Ethnic Entrepreneurship and Latino Placemaking in Suburban Washington: The Case of Langley Park, Maryland Open Access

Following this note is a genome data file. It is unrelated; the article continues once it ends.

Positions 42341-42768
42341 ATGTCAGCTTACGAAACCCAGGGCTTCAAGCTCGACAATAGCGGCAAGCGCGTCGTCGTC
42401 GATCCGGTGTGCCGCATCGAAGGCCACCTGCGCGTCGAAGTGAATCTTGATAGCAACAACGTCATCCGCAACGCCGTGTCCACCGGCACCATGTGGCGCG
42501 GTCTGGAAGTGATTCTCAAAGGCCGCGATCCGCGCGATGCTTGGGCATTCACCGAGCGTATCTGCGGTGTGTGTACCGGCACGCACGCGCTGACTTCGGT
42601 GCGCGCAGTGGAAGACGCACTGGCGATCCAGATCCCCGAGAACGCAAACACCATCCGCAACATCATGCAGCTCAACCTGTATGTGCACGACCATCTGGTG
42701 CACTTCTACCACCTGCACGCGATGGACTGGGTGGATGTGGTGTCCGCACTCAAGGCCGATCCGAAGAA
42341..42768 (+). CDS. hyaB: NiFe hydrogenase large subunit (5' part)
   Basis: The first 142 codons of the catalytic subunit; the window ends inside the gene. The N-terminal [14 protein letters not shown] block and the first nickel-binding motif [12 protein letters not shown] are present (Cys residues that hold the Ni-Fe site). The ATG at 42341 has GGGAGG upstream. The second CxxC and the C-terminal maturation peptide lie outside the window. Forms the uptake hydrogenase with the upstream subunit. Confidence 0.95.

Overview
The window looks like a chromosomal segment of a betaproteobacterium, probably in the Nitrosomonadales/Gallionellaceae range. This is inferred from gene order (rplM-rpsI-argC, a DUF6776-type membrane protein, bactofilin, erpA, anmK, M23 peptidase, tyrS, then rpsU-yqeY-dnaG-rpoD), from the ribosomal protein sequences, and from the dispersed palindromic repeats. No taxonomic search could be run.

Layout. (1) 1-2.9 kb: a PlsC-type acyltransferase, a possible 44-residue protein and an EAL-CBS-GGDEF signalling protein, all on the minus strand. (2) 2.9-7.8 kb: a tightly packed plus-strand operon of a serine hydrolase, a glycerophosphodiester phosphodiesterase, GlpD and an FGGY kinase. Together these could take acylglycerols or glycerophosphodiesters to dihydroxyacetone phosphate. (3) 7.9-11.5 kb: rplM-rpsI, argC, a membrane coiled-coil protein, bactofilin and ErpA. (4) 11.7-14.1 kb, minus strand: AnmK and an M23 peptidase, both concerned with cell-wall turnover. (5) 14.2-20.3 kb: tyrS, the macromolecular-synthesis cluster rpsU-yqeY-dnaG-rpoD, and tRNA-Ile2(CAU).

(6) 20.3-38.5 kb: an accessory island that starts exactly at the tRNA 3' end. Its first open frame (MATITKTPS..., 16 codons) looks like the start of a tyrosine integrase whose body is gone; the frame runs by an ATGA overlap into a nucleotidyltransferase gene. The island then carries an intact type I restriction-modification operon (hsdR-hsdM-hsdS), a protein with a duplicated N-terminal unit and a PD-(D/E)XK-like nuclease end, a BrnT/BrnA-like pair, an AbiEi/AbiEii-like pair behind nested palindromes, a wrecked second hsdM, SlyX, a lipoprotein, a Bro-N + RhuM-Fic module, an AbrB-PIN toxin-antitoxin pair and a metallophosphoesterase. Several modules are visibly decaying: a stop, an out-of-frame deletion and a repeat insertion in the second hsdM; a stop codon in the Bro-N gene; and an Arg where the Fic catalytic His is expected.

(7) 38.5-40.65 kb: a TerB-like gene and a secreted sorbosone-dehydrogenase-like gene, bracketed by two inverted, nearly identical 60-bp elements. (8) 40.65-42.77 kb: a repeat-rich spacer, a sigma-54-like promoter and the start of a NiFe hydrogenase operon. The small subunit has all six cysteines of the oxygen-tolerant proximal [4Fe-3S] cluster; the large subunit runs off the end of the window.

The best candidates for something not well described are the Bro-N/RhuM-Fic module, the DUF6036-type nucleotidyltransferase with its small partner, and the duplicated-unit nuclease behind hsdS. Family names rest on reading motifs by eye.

Since the 1970s, the foreign-born population of the Washington, D.C. region has more than quadrupled, with the majority of immigrants settling directly in suburban areas. In contrast to culturally homogeneous urban ethnic enclaves and ghettos, Washington's immigrant population lives in semi-isolation from one another in diffuse residential neighborhoods. Displaying traits of heterolocalism, many of Washington's ethnic communities converge on ethnic businesses housed within aging suburban shopping centers. This thesis analyzes the "power of place" in structuring the economic and social actions of ethnic communities. First comparing the dispersal of Washington's ethnic grocery stores with the residential distribution of foreign-born individuals, it looks at the economic structure of ethnic groups across the region. A neighborhood-level case study of the ethnic grocery stores of Langley Park, Maryland, is part of a broader assessment of the significance of ethnic retail establishments within localities. An analysis of the aesthetic symbols, sounds and spatial configurations found in grocery store interiors feeds into a discussion of ethnic placemaking's role in creating meaningful cultural landscapes. The thesis ends by looking the structural forces that threaten to erase much of the existing landscape, and by assessing the New Urbanist redevelopment plans that may eliminate Langley Park's most significant shopping centers and apartment buildings.
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